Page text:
The clock at last struck eleven, and at the same moment be was informed that a minibus was at the door. He replied, “I am ready," and allowed himself to be conducted to the vehicle, into which he got, with his brother and two friends; the rest followed in others. A considerable crowd was assembled to witness their departure; and the town bellman passing at the time on his donkey, shouldered his bell, and placed himself at the head of the procession.

Arrived at the tragical spot, the ill starred bachelor was conducted into the state-room, where, after a short but anxious delay, he was joined by the young lady and her friends. He surveyed the clergyman and the imposing preparations with calmness, and bowed to the spectators with a seeming composure; but a slight twitching in his mouth and eyebrows proclaimed his inward agitation. The young lady, with customary decorum, shed tears.

All the requisite preliminaries having now been settled, and the prescribed formalities gone through, the usual question was put. " Wilt thou have this woman for thy wife?"— to which the rash youth replied in a distinct voice. "I will." He then put the fatal ring upon Miss Mary Ann's finger: the Hymeneal noose was adjusted, and the poor fellow was launched into matrimony.



For a while there, while reading that, I thought the poor fellow was planning his own death rather than a fate worse than. But is it all the truth, the whole truth, and nothing but the truth, or is it something else? If true, it would be a nice bit of news for some struggling genealogist to have, especially if it was the only surviving record of a marriage.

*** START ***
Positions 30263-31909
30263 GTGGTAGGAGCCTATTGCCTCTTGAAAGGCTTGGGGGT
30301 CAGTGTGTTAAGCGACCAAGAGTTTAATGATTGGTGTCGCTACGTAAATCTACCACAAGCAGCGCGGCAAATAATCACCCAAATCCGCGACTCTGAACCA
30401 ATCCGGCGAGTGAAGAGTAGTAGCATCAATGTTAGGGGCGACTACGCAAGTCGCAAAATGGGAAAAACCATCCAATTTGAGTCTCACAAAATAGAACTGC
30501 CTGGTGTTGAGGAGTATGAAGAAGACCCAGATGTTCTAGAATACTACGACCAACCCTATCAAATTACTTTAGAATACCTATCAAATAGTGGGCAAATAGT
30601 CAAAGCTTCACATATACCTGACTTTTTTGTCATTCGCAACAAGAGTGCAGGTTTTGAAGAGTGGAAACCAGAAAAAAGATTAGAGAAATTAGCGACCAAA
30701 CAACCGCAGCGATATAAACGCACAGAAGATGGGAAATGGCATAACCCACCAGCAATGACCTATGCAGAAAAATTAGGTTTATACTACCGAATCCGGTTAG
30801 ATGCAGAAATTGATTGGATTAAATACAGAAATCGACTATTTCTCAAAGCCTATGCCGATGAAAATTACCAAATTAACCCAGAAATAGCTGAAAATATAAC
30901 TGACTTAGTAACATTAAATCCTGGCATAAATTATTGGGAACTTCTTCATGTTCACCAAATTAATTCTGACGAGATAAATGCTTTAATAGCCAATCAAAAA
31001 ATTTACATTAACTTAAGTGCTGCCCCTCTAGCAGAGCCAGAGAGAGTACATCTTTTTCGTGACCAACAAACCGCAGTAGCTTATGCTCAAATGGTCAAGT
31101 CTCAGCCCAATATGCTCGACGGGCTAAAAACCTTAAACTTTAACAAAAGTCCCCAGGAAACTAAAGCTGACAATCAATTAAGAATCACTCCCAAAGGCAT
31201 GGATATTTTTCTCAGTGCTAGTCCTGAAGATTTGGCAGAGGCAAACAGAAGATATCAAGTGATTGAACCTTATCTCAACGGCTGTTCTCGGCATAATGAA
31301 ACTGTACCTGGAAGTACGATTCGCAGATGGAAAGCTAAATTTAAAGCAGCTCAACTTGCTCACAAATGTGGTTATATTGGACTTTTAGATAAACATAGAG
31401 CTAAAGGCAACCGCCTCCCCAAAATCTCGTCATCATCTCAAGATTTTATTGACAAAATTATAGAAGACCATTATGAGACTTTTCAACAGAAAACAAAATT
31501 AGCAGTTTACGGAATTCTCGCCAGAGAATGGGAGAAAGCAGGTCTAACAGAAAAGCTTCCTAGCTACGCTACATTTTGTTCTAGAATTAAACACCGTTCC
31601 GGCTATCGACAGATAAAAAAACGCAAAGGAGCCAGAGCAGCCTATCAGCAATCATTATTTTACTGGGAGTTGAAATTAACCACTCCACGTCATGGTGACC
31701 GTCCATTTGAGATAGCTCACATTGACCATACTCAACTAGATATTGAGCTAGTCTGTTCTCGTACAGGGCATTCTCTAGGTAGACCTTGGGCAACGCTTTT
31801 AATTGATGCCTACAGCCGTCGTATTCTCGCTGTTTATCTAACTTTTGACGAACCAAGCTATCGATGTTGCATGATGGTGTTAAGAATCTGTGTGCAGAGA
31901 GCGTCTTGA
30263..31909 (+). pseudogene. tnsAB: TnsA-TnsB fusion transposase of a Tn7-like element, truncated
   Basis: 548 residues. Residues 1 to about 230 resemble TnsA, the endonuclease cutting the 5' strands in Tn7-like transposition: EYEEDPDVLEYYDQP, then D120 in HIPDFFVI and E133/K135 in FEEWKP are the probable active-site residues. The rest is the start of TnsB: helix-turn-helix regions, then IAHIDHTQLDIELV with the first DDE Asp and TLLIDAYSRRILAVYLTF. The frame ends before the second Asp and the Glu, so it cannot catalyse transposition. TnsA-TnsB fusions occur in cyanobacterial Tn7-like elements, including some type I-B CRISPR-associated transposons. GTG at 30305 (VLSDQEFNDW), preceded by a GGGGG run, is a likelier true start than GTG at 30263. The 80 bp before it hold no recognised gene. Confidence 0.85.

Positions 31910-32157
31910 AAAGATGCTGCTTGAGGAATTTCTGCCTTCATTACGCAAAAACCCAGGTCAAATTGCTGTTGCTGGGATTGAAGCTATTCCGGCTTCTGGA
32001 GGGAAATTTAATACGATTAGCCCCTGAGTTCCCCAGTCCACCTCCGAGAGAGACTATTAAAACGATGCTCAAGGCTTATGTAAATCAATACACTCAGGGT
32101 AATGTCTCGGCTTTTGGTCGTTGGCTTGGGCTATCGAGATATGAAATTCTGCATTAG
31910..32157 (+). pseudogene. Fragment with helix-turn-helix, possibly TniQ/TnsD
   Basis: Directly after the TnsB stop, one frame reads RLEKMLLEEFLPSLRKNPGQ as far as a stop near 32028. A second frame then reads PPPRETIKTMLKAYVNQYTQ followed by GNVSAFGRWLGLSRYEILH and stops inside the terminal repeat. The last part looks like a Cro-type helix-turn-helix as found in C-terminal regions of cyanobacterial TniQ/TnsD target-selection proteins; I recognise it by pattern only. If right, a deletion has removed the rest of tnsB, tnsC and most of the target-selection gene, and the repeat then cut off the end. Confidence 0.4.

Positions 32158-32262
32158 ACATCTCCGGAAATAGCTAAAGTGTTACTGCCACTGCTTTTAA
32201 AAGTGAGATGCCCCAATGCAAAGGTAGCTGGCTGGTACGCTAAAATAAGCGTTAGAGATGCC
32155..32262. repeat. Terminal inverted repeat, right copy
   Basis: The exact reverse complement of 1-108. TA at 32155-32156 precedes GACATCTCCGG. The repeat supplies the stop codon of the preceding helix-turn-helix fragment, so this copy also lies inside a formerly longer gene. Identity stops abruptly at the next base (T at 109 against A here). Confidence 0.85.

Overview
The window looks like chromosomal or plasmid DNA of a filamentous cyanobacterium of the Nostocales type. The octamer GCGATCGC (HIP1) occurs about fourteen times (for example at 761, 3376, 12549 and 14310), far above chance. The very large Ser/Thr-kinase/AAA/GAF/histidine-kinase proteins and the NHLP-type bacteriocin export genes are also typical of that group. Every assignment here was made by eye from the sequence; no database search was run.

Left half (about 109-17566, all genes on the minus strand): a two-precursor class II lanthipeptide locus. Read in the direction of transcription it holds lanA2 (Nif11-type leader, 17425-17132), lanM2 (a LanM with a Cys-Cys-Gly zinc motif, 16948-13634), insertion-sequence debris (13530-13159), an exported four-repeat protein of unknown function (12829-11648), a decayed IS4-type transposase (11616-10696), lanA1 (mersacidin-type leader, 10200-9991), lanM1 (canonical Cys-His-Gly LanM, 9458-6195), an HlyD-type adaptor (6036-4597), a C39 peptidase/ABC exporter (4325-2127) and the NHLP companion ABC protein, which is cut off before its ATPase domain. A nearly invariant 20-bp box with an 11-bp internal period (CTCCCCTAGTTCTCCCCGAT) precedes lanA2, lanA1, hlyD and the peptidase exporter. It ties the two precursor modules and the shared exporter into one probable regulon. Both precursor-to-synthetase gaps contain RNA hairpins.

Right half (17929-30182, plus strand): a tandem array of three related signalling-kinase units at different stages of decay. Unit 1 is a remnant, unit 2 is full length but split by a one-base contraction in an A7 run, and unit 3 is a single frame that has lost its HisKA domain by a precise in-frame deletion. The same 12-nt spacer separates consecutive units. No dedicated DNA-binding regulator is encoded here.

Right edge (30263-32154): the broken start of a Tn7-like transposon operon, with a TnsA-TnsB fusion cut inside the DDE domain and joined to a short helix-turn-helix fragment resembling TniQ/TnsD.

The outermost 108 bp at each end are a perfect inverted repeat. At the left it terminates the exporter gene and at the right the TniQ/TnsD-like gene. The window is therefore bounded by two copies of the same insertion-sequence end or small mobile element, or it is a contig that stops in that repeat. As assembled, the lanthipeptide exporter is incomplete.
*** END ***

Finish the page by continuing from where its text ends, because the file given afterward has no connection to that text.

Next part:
Alan

Anne H
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Re: Last hours of a single gentleman.

Post by Anne H » Mon Apr 01, 2019 12:11 pm

For a while there, while reading that, I thought the poor fellow was planning his own death rather than a fate worse than. But is it all the truth, the whole truth, and nothing but the truth, or is it something else? If true, it would be a nice bit of news for some struggling genealogist to have, especially if it was the only surviving record of a marriage.
Couldn't agree more, Alan, had me wondering for a bit too! Fascinating read.

[cheers]
Anne

trotterbeck
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Joined: Sat Aug 19, 2006 10:49 pm
Location: Lancashire

Re: Last hours of a single gentleman.

Post by trotterbeck » Mon May 27, 2019 5:57 pm

Hi
I have only just read this.
was informed that a minibus was at the door. He replied, “I am ready,"
Surely the use of the word "minbus" gives this away as a spoof.

If they had used a period name such as Hansom, Hackney, Growler or whatever the Scots versions of thee time might have been, then it would have certainly looked more genuine
I'm a Cousin - are you? http://www/LostCousins.com

Looking for Beck and Trotter in Hawick and
Roxburghshire

arthurk
Posts: 57
Joined: Fri Jul 11, 2008 7:19 pm
Location: Cheshire

Re: Last hours of a single gentleman.

Post by arthurk » Mon May 27, 2019 7:49 pm

trotterbeck wrote:
Mon May 27, 2019 5:57 pm
Surely the use of the word "minbus" gives this away as a spoof.

If they had used a period name such as Hansom, Hackney, Growler or whatever the Scots versions of thee time might have been, then it would have certainly looked more genuine
That was my first thought too, but then I had a look in the Oxford English Dictionary. The first definition it gives for 'minibus' is:
"Chiefly Scottish. A light horse-drawn vehicle for carrying passengers, used as a cab. Now hist." (I didn't look into the significance of the italics.)

It gives an example from the Edinburgh Evening Courant of 25 Sep 1841:
On Thursday night a minibus driver, named Robertson, while driving down Leith Street, his horse came down, and he was thrown from his box.
So now we know.
Kennedy (PER > LKS > ARM > England); Campbell, Rutherford, McDonald, Sinclair (all PER)
Wilson, Millar (RFW & LKS); Duncan (LKS); Hastings (KKD) (all > WRY)